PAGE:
Three-point lighting is a standard method used in visual media such as theatre, video, film, still photography and computer-generated imagery. By using three separate positions, the photographer can illuminate the shot's subject (such as a person) however desired, while also controlling (or eliminating entirely) the shading and shadows produced by direct lighting.
The key light, as the name suggests, shines directly upon the subject and serves as its principal illuminator; more than anything else, the strength, color and angle of the key determines the shot's overall lighting design.
In indoor shots, the key is commonly a specialized lamp, or a camera's flash. In outdoor daytime shots, the Sun often serves as the key light. In this case, of course, the photographer cannot set the light in the exact position he or she wants, so instead arranges the shot to best capture the sunlight, perhaps after waiting for the sun to position itself just right.
The fill light also shines on the subject, but from a side angle relative to the key and is often placed at a lower position than the key (about at the level of the subject's face). It balances the key by illuminating shaded surfaces, and lessening or eliminating chiaroscuro effects, such as the shadow cast by a person's nose upon the rest of the face. It is usually softer and less bright than the key light (up to half), and more to a flood. Not using a fill at all can result in stark contrasts (due to shadows) across the subject's surface, depending upon the key light's harshness. Sometimes, as in low-key lighting, this is a deliberate effect, but shots intended to look more natural and less stylistic require a fill.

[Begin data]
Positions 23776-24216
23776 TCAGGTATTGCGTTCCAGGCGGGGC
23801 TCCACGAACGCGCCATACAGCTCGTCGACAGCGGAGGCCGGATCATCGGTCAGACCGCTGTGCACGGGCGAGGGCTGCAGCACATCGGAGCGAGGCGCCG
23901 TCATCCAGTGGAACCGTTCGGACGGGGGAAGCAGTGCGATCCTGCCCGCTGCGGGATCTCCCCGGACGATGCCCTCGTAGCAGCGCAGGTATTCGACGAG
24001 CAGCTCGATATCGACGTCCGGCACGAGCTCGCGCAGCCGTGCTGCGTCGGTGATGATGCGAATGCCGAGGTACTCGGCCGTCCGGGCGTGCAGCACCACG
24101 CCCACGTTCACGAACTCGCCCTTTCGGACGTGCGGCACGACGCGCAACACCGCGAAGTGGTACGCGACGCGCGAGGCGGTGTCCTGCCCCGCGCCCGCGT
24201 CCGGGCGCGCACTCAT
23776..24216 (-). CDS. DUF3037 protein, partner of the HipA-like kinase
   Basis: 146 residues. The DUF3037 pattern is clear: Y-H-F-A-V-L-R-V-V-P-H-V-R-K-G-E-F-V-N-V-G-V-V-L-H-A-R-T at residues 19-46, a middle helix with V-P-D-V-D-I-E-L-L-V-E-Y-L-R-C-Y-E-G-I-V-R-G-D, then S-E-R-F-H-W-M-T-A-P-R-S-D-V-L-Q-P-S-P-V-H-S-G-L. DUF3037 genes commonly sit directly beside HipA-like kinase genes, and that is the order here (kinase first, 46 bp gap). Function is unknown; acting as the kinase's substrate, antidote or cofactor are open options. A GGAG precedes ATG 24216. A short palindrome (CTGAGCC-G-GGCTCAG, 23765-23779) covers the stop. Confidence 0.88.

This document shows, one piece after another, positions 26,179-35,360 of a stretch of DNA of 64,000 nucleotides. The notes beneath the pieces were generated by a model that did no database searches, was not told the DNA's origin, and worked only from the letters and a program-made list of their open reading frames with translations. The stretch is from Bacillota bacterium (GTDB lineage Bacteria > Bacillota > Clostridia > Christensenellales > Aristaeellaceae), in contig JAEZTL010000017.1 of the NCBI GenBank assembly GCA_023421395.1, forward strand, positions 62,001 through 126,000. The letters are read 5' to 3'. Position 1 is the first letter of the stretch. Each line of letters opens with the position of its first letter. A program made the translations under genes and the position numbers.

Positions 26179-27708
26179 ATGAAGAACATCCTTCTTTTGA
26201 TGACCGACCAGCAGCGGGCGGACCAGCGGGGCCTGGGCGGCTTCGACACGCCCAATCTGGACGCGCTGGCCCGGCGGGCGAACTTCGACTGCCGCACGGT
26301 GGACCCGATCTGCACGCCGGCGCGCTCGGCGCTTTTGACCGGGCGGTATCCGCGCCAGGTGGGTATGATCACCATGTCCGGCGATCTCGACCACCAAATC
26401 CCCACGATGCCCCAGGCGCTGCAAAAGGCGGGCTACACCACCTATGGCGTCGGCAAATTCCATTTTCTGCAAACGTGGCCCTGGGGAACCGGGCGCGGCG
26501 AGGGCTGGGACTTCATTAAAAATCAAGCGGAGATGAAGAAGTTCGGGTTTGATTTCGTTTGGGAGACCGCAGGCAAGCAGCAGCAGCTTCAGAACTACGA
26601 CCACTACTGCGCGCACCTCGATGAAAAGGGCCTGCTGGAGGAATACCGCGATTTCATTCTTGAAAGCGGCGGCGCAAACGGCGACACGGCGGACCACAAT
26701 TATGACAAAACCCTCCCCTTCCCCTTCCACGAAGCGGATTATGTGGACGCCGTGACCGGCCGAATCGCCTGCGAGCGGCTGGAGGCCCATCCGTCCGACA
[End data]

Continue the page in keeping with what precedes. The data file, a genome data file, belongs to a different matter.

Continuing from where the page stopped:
In some situations a photographer can use a reflector (such as a piece of white cardstock mounted off-camera, or even a white-painted wall) as a fill light instead of an actual lamp. Reflecting and redirecting the key light's rays back upon the subject from a different angle can cause a softer, subtler effect than using another lamp.
The backlight (a.k.a. the rim, hair, or shoulder light) shines on the subject from behind, often (but not necessarily) to one side or the other. It gives the subject a rim of light, serving to separate the subject from the background and highlighting contours.
Back light or rim light is different from a kick in that a kick (or kicker) contributes to a portion of the shading on the visible surface of the subject, while a rim light only creates a thin outline around the subject without necessarily hitting the front (visible) surface of the subject at all.